This seminar will study the comparative treatment of selected problems in mass media law by the United States, the United Kingdom, the European Court of Human Rights and some transitional democracies in the former Soviet bloc. Particular attention will be given to the forms of governmental regulation of the content of the mass media, analyses of the theories of free expression, and permissible regulations that are representative of several legal systems. The seminar will consider, system-by-system, the national security/free press dilemma: society's goals of protecting the rights of the mass media to cover and criticize government while at the same time organizing an effective form of self-rule; the paradox of unregulated speech coexisting with the goals of national defense and stable self-government; and the doctrines and mechanisms deployed in various legal systems to suppress the mass media, ostensibly in the name of security and effective governance.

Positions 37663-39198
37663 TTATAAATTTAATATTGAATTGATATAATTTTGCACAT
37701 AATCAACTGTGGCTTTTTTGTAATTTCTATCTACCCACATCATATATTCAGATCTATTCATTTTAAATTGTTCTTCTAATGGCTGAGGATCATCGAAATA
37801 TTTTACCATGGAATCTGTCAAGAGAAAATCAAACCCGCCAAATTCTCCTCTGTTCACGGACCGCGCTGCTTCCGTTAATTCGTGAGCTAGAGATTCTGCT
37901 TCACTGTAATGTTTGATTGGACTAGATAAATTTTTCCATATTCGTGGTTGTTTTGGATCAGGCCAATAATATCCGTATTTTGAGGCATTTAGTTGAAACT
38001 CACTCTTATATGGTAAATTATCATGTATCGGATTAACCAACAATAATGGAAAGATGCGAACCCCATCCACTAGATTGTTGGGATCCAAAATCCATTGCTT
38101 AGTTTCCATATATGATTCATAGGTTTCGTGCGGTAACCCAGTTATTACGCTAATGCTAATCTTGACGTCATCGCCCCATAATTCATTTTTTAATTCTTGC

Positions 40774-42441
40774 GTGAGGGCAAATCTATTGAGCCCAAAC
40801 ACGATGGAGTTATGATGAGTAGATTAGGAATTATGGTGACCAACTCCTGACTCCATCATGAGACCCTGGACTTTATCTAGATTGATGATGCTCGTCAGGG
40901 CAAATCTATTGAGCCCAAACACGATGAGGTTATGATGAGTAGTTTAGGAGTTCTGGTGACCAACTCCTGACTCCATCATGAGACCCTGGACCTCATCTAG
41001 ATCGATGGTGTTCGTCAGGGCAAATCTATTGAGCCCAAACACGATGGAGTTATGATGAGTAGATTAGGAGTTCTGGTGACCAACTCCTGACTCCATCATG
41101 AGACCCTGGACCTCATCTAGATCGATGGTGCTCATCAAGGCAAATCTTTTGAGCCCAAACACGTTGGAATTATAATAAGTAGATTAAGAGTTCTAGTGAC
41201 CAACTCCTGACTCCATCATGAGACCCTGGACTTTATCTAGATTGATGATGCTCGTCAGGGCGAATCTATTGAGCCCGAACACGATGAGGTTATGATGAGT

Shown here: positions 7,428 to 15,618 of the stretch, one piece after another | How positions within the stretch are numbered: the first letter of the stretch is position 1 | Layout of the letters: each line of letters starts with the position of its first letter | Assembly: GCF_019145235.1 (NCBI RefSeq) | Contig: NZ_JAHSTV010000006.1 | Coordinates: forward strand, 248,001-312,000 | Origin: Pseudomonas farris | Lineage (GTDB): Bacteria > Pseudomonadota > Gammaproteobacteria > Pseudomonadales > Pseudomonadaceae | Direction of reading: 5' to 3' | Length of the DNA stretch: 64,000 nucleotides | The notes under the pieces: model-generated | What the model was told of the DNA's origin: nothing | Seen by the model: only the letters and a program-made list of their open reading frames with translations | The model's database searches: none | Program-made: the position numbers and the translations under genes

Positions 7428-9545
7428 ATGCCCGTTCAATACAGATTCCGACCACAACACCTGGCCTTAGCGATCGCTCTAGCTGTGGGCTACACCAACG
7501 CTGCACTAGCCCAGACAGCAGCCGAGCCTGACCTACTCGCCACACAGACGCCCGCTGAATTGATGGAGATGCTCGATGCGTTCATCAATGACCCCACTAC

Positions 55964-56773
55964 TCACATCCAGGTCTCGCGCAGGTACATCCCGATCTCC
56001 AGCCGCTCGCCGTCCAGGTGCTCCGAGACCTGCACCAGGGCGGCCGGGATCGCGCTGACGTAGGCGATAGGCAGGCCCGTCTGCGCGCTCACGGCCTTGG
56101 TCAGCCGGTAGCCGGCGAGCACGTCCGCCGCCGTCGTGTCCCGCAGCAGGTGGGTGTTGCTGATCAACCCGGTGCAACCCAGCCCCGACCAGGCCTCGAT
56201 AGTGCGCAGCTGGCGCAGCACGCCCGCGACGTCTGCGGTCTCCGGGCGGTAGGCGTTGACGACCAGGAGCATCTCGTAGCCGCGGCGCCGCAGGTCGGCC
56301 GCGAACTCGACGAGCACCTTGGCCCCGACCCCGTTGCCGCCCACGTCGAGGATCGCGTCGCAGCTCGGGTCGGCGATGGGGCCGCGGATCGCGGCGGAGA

The course will address, comparatively, other regulatory problems including defamation, seditious libel, privacy, election coverage, hate speech, incitement, fair trial/free press controversies, broadcasting, the Internet, and the use of prior restraints and contempt. The course aims in part to enable students, by reverse projection, to understand and reflect critically on the distinguishing features of the American system of free expression. Students will read cases, legislation, and essays and write a paper covering at least two legal systems.